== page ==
Bridging Gaps

For someone who promised to keep up a blog detailing my life (and reminding you all I'm not dead), I'm doing a remarkably terrible job. I suppose one issue is that I don't feel like I'm off living grand adventures worthy of writing about. This is just my new city. This is just my new home. This is just my new life.

And this is the new coffee place where I spend time being a Very Serious Writer:

Pictured: Very Serious Writing.

I'm at a table that is clearly meant for three people, and so I feel obligated to buy three times the amount of coffee I should be drinking, also in the misguided hope that it will cheer up my somewhat moody waitress (when she asked if I wanted anything else, I said, “Wifi?” I would resent me, too).

But despite self-deprecating jokes to the contrary, I really am writing, and it's going swimmingly. This was a bit of a surprise to me. However much faith I had in my desire and decision to write, whenever well-meaning family friends inquired into writing during my gap year, the conversation usually went like this:

Well-Meaning Family Friend: So, you're taking a gap year! That's so great. What are you doing with it?
Me: Well, for the first half, I'll be volunteering and taking classes at Princeton, and then in February I leave for Holland and travel from there. And write.
WMFF: Write?
Me: Yes, I'm finishing my novel abroad.
WMFF: Oh, for research? That's so great. Where does it take place?
Me: …New Jersey.

It seemed a little random. But I knew I wanted to travel, and I knew I wanted to write, and it seemed natural to do both at the same time. However ridiculous it may seem now, I didn't realize how closely related the two would turn out to be.

For the uninitiated, my novel is about finding family and growing into your own. This trip is about rediscovering my own family, discovering a little more of the world, and figuring out what I want out of life. Somehow, I didn't see the connection.

Taking a gap year was a big decision, and I sometimes doubted myself. But now that I'm more than half-way through, I can honestly say that I don't think I could have made a better choice. If it weren't for this year, I wouldn't have found the direction I want to take my life in. I wouldn't have discovered my passion for theology. I wouldn't be 3,600 miles from home, planning trips to Dublin and Vienna, or spending a week in Berlin.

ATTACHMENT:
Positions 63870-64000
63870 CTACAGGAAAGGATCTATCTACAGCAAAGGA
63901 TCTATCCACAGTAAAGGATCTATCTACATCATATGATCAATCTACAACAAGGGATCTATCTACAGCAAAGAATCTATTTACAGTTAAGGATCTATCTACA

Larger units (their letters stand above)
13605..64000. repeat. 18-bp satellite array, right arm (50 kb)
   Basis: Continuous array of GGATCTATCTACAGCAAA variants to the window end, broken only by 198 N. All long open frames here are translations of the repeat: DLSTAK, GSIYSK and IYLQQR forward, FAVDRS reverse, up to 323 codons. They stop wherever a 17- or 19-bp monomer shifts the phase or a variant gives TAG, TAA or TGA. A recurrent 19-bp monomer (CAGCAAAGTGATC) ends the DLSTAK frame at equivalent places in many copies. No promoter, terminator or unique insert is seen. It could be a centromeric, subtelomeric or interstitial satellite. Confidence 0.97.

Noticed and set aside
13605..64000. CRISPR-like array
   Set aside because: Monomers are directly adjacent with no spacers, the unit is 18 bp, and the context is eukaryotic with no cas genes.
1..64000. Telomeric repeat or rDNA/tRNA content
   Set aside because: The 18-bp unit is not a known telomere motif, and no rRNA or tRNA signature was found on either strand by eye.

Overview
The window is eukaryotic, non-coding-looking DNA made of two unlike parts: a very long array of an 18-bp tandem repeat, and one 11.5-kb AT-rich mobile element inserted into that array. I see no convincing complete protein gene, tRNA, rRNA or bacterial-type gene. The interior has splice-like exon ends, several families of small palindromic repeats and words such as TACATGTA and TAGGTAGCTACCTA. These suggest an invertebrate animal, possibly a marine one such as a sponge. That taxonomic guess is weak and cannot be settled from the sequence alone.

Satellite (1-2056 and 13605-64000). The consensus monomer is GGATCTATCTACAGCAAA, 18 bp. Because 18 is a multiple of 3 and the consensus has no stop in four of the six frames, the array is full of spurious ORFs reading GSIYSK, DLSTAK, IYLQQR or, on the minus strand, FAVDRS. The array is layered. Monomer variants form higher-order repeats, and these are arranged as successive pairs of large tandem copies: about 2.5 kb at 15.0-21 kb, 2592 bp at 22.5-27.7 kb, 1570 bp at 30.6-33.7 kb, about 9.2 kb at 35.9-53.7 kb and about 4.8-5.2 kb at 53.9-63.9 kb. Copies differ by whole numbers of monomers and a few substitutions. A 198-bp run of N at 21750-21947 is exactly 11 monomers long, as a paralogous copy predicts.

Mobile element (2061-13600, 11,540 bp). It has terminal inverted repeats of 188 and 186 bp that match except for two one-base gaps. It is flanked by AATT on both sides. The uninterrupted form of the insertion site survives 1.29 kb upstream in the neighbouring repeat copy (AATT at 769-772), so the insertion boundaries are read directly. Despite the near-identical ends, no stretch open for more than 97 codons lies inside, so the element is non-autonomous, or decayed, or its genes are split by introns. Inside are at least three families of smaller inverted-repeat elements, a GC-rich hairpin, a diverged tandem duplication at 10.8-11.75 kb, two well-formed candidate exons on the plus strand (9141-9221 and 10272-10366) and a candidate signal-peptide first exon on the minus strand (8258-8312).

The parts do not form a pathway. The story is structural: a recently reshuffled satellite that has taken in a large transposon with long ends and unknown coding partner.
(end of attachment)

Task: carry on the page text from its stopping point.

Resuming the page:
I wouldn't have had all this time with my family, or found my place therein. And this year has honestly been one of the best things I've ever done for my writing.

Spending the first five months at home, volunteering (and taking classes, no less), baffled some people. Writing about New Jersey at 3,600 miles' distance may have seemed ridiculous. But the ground that all my leaps of faith have landed me on has all been coming up daisies. Whether that's a testament to my own resilience, or a natural rhythm in the universe, I don't know.

But I can live with that. After all, if there's one thing this year has been good for, it's discovery.

And excessive amounts of coffee.

Author: Sara Laughed

I'm Sara, a writer, recent grad, and American abroad. I graduated from college in December and promptly moved to the Netherlands, where I live with my boyfriend and our 11 plants. Follow along as I figure out my roaring twenties: I don't quite know what I'm doing, but that's not stopping me from writing about it!

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  • Glad to hear you say that about the gap year–I keep worrying if it was the right thing, but only you can be the judge of that. Glad you’re enjoying Holland. The Dutch certainly know a thing or two about coffee, having been traders in the stuff since the 17th century. (Check out David Liss, The Coffee Trader, a totally gripping novel about the coffee trade and the Jewish community in 17th-c. Amsterdam.) Is it still cold in Europe? Love, Pop.